One of the hardest things to do as a manufacturer and as
an industry leader is to take a break. We are always focused on the next
project, the next innovation or the next gun that will keep us one step ahead
of our competition. But there are times when we have to pause and get out of
the office and on to the shooting range to see how our products perform in the
hands of shooters.
It is in this spirit that we recently sponsored and
competition shoot in the Northeast Regional Field Target Championships. The shoot,
which took place at the Broome County Sportsmen’s Club in Binghamton, NY.
featured over twenty shooters from three states. Some of the Crosman staff
entered, shooting our PCP Discovery.
One of the Crosman shooters was Shooting Services
Manager, Mark DeBoard.
“We agreed to sponsor this event because we feel it is
important to showcase the different types of shooting that are available for
airgunners,” Mark told us. “We want to foster the competitive end of our sport.
It also lets us talk with and hear directly from an important part of our
community. They are getting to talk to directly with some of the fellas making
the guns and ammo they are shooting with. It was all round great experience.”
Along with Mark, other Crosman participants included employees
from pellet fabrication, engineering and quality.
Field target competitions are growing in popularity with
airgunners. Challengers shoot at targets up to 50 yards out with some unique
twists thrown in. Targets can be placed
anywhere on the range– up in trees, behind obstacles, hidden in shadows, on the
water and even behind a moving object; wherever you can hide a target and give
the shooter a realistic experience.
In this particular event, shooters competed in three different classes, depending
on what type of gun they were using.
We asked Mark to offer some tips for shooters new to
Field Target Shooting.
“I would suggest they become very familiar with their
air rifles. For example, where
does your rifle shoot at 10, 30, 40, and 50 yards? Bring cheat sheets
with you to help you remember. The more experienced shooters are also very open
and are usually happy to share what they have discovered about the sport”.
What types of optics or accessories would you recommend?
“I would recommend scopes with Mil-Dots for the longer
shots and lighted reticles for the targets placed in darker areas. A Bipod or similar type of rest is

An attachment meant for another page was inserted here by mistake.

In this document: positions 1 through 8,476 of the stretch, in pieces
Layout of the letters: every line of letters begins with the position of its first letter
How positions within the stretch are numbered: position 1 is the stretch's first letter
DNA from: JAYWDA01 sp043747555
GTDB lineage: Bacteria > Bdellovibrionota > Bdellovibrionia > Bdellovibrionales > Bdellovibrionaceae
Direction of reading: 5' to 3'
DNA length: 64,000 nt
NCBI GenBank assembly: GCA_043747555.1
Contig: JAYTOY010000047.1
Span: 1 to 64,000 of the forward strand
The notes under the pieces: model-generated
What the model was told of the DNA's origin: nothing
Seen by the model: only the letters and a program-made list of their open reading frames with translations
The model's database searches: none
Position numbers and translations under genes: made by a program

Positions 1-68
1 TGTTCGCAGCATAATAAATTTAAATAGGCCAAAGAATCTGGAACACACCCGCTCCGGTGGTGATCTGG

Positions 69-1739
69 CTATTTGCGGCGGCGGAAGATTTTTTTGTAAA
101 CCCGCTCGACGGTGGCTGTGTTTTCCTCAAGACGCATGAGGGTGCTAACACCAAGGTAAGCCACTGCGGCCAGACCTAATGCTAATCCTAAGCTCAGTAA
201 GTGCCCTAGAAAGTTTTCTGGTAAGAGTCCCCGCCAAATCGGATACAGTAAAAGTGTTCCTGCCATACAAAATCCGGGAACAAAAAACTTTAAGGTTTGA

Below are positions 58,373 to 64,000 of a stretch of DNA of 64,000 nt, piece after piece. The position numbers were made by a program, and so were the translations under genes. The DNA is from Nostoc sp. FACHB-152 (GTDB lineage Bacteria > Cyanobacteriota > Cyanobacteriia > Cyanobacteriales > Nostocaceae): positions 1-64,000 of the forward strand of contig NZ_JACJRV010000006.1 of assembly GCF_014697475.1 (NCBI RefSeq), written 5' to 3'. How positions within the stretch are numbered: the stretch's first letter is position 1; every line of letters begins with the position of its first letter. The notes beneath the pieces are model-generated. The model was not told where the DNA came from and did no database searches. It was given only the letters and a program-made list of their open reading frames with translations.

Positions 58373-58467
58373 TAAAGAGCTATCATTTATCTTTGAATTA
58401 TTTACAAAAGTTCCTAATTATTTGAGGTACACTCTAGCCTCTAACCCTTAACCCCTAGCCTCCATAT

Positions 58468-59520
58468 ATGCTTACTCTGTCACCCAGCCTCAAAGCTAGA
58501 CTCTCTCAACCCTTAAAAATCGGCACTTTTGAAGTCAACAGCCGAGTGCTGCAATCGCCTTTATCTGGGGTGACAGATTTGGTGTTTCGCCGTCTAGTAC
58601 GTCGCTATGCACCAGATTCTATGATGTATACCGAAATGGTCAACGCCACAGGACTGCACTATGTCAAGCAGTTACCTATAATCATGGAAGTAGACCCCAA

great to help you steady your shot.
Also something to sit on. Most of the shots you take are from a seated
position and the ground can get pretty hard.”
What did you use during the competition?
“I used one of the new Benjamin Discoveries fitted with
a CenterPoint Scope and a bipod.”
What level of shooters would you recommend this type of
“All levels. We were beginners and we all had a great
time. There are multiple divisions with Hunter being the most novice
What was it like to shoot with ‘professional’
“The more experienced shooters were extremely helpful
and even offered up their guns for us newbie’s to try. These are shooters that
love their sport and they want see it grow.”
Ray and Hans Apelles took 1st and 2nd in the
championships. The father and son
were shooting Prototype Crosman Discovery Match PCP guns equipped with
CenterPoint Optics. These guns,
created specially for Ray and Hans, feature some of the new technology Crosman
is experimenting with for the PCP category. Hans has now switched to his new “Team Crosman” Discovery as
his primary gun.
Besides sponsoring the event, Crosman also supplied
prizes including a Custom Discovery PCP air rifle, a CenterPoint scope, hats,
knives and ammo. The prizes were
raffled off to the competitors as door prizes. There was also a competitive
raffle where shooters earned tickets based on their performance shooting at
Look for more from Ray, Hans and the experimental PCP
gun right here in Croswords in the